I am continuing my work on the Eight Traits of the Insightful Investor.
These are skills that regular readers of "A Dash" will already know as part of their routine. New readers can enjoy the show, and everyone is invited to join in the comments. Please let me know if you disagree with one of my examples or even if you have a different slant. I am also very interested suggestions for future posts.
I have struggled a bit with getting this theme started. The basic reason is that I really want to be positive.
- I embrace the openness of the Internet tradition. I encourage other writers, and we all learn from free exchange;
- Information comes from many sources. I have cited cab drivers in the past. Eclectic is a motto for me; but
- Credentials matter. The flow of information is a fire hose. The investor really does need to distinguish between those who know something and the pretenders.
My first installment got a nice reception. I showed that there was a missing time frame and a missing series. Some thoughtful commenters wondered how they might know that.
There are some key questions that the insightful investor should always ask.
Take a look at a chart that has been prominently featured by two of the most widely-read and respected market sources:
In the description, John Mauldin writes as follows:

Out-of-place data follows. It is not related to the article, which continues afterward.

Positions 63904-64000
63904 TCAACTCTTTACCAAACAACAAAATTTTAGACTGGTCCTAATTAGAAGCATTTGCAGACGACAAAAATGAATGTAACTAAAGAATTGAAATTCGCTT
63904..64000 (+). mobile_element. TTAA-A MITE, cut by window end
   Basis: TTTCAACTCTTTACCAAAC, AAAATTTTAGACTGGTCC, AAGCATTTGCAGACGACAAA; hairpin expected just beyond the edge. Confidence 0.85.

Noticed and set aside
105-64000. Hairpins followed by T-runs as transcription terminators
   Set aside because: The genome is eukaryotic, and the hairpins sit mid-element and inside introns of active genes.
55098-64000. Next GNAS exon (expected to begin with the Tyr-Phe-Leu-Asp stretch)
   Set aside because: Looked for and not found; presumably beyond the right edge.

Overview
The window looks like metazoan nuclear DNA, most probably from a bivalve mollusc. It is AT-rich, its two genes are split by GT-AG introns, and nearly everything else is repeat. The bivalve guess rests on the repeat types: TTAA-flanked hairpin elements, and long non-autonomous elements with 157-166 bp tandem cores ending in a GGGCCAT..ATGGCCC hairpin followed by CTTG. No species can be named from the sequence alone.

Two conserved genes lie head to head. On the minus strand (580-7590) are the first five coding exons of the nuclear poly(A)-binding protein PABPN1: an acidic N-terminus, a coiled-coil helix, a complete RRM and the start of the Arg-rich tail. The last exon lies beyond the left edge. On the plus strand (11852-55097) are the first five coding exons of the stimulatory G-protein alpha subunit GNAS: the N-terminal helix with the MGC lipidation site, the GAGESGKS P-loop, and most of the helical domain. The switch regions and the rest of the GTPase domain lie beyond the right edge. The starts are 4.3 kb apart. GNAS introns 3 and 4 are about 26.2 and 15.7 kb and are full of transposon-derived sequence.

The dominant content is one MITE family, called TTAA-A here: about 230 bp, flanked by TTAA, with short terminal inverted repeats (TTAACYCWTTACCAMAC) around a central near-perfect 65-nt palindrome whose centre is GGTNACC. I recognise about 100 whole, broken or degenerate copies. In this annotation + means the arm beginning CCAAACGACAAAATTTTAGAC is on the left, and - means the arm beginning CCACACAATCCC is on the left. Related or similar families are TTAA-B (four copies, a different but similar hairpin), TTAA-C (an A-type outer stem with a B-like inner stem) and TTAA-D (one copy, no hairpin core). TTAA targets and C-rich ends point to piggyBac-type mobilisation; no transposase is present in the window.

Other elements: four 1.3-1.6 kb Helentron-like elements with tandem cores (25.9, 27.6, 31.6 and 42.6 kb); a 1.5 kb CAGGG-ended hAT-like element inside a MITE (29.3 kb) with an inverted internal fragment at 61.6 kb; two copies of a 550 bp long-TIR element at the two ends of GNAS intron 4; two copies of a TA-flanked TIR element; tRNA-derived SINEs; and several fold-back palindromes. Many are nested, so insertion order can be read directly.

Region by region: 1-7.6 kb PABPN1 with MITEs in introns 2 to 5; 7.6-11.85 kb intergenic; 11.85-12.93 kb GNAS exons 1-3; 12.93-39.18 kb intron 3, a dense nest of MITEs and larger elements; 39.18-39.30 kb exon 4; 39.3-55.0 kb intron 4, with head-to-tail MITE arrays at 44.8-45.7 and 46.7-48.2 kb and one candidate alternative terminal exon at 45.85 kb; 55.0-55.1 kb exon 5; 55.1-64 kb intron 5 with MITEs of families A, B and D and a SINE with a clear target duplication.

"Finally, let's look at two charts that my good friend John Hussman has posted in the past few weeks. John is arguing that stocks are now overvalued, overbought, and overbullish."
Mauldin's readers might easily get the idea that this was a "Eureka" moment – a new and exciting new discovery.
The first step is to avoid a knee-jerk reaction to the powerful message of the chart: Beware of another market top, just like the prior two!
Next, think carefully about the chart.
- There are only two prior instances. This is not the basis for statistical inference or quantitative analysis. It is more like looking at two former case studies. How is the current situation similar to 2000 or 2008?
- What characteristics define the three highlighted points? How are these distinguished from other times? How were these conditions identified?
- What about the pre-1995 period? Were there any prior instances that might have been "false positives?"
- Were the two former tops predicted in real time?
With the questions in mind, it is possible to do your homework. Since Dr. Hussman has been publishing his views for a long time, it is easy to discover when the "overvalued, overbought, and overbullish" meme began. You can search for those terms and specify specific time periods. I went back year-by-year to find the first instances, leading to this result:
In my version, the red arrow shows when that theme first appeared. It has been a fixture of the Hussman commentary for over three years. If you saw the chart in this form, it would not carry the same persuasive power. Most people would conclude that the methods underlying the chart are in need of revision. That is beyond the scope of the current post, but it is a valid subject for future discussion.
As I emphasized in the introduction, I am not suggesting that either Mauldin or Hussman is intentionally misleading readers. It is easy to get locked into a viewpoint when you really need to step back and examine the fundamental assumptions. The lesson for readers – and we will see this repeatedly – is that even the leading sources provide evidence that deserves further scrutiny.